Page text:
Apologies and what if’s 

Do you ever find yourself apologising all the time? I did, for everything. All. The. Time.

I think it comes from feeling like such a burden. It is also my inner bitch that tells me I should apologise for being me, because me isn’t good enough.

This road to recovery is a bumpy one. I face all sorts of challenges, including how to shape my life without depression and anxiety. I’m not there yet, I sometimes wonder if I ever will be, but I am stronger than I was before. One of the changes I’ve noticed is that I don’t apologise as much. I’ve noticed this, because when I relapse it comes back. But on my good days (which are more than my bad days, woop woooop!) I do not feel the need to apologise all the time, for taking up space in the world.

Another huge change I’ve noticed is the what if’s are quieter. My brain used to scream what if’s at me if I even thought of planning something! What if I can’t handle it? What if I’m wrong? What if I sound or look stupid? What if people don’t like me? I could go on for hours.

The what if’s are still there, they are just not as overpowering. I’ve made plans! I’ve made plans months in advance! I heard all those what if’s, I listened, I took it in, then I dismissed them and did it anyway.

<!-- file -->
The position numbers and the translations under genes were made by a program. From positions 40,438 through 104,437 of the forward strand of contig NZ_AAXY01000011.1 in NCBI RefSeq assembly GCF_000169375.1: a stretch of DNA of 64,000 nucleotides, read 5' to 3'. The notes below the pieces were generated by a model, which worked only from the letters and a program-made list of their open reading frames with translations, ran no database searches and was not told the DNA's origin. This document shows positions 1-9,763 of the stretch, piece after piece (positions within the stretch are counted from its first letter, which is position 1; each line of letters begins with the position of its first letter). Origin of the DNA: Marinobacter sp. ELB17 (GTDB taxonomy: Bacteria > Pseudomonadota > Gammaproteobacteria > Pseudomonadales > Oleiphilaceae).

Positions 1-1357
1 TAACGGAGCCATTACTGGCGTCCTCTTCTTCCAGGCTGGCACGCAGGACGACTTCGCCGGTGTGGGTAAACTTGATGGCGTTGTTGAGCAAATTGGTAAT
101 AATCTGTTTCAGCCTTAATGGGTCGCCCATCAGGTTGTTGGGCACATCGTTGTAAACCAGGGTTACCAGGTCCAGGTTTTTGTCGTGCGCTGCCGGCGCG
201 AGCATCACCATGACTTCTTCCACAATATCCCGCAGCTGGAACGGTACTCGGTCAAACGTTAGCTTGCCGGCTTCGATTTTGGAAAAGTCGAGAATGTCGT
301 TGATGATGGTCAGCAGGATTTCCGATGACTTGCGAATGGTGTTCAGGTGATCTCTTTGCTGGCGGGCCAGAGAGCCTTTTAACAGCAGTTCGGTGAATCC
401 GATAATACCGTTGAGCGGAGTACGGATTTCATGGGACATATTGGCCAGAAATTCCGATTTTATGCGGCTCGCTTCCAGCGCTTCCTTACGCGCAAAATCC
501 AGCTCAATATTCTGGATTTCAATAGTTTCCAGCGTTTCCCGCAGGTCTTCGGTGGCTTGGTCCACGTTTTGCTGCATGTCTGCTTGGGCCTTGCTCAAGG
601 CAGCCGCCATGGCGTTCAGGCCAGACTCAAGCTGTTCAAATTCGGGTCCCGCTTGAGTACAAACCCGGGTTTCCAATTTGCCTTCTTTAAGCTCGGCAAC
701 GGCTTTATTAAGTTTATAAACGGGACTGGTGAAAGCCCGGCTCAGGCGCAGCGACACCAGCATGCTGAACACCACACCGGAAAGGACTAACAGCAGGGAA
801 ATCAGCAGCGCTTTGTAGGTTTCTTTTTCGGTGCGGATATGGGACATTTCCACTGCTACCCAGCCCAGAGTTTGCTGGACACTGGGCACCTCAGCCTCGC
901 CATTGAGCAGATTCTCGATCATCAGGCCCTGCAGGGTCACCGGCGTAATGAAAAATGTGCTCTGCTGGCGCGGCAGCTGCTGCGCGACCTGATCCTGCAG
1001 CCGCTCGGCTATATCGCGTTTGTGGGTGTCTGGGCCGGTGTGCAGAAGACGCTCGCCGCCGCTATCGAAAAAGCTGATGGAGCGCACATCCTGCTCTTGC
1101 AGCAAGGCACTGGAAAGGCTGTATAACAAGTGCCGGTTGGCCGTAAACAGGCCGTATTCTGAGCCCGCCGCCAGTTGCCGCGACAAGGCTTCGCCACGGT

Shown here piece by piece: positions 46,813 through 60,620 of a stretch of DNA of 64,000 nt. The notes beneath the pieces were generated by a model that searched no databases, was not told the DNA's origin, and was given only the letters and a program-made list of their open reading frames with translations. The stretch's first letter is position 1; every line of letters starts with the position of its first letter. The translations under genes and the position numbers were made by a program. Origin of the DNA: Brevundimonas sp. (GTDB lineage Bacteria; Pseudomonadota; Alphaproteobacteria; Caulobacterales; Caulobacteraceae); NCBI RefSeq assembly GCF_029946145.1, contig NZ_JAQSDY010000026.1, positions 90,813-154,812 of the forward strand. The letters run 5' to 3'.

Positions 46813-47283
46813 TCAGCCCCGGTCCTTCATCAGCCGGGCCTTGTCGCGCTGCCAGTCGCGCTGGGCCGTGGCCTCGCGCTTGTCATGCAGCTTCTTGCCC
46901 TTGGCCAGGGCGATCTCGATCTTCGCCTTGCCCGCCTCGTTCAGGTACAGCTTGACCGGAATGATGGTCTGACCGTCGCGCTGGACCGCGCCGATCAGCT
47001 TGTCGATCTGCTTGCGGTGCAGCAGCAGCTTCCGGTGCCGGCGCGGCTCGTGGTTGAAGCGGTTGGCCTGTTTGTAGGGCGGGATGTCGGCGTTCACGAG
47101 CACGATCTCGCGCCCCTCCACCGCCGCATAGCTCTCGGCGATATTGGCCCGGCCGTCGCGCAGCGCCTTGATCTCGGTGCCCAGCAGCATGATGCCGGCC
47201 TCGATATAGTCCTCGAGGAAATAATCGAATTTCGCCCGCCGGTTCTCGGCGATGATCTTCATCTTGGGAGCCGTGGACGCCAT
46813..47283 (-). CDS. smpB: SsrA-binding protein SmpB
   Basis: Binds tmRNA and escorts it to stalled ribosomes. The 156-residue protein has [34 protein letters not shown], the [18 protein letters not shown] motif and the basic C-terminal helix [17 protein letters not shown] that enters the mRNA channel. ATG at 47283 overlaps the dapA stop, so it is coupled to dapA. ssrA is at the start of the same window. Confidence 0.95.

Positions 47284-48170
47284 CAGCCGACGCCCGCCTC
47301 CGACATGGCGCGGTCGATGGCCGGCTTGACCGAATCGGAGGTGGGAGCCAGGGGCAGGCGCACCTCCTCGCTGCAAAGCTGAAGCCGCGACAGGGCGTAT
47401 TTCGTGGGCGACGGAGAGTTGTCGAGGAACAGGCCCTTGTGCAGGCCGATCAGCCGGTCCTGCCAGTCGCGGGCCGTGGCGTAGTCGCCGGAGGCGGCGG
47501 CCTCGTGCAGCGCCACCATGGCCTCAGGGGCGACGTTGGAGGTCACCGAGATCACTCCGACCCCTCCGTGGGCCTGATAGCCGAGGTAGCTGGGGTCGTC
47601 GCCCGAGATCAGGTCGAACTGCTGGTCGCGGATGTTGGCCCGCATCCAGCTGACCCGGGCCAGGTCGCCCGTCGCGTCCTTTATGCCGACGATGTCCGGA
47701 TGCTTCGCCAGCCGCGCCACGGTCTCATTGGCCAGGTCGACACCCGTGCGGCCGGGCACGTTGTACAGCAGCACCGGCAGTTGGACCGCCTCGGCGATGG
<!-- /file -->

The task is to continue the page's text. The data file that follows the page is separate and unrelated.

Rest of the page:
Maybe recovery isn’t being anxiety or depression free. Maybe it’s just being stronger than both. Maybe my future doesn’t have to look so bleak. Maybe I can listen to my anxiety, provide reasonable answers to the what if’s and move on. Maybe I can sit with the sadness, feel it, then move on. I’m doing that more these days.

I’ve had setbacks. I’ve cried myself to sleep and I’ve allowed myself to get so worked up with anxiety, that I was sick. I’ve shut myself away and told people that I just need to be alone. I’ve cried at my boss and said I was struggling to cope. But I’ve also made plans. I’ve had good days, really good days. I’ve made progress and ticked things off my newly formed (and ever increasing) bucket list. Heck, I have a bucket list!! There was a time I didn’t plan to be around long enough to do anything. Now I’m writing bucket lists and knowing that I have my whole life to do the things on them!

Recovery is bumpy, it won’t be perfect, some days you’ll feel like it’s so hard that you can’t go on. You’ll tell yourself (as I did many times over the years) it’s easier to just be sad and alone. Because I’d been sad so long that I didn’t know how to be happy. Who am I without the anxiety and depression? Well it’s looking like I’m one badass bitch who can do anything she wants to do! Because old me may say what if? But the new me is saying do it anyway!


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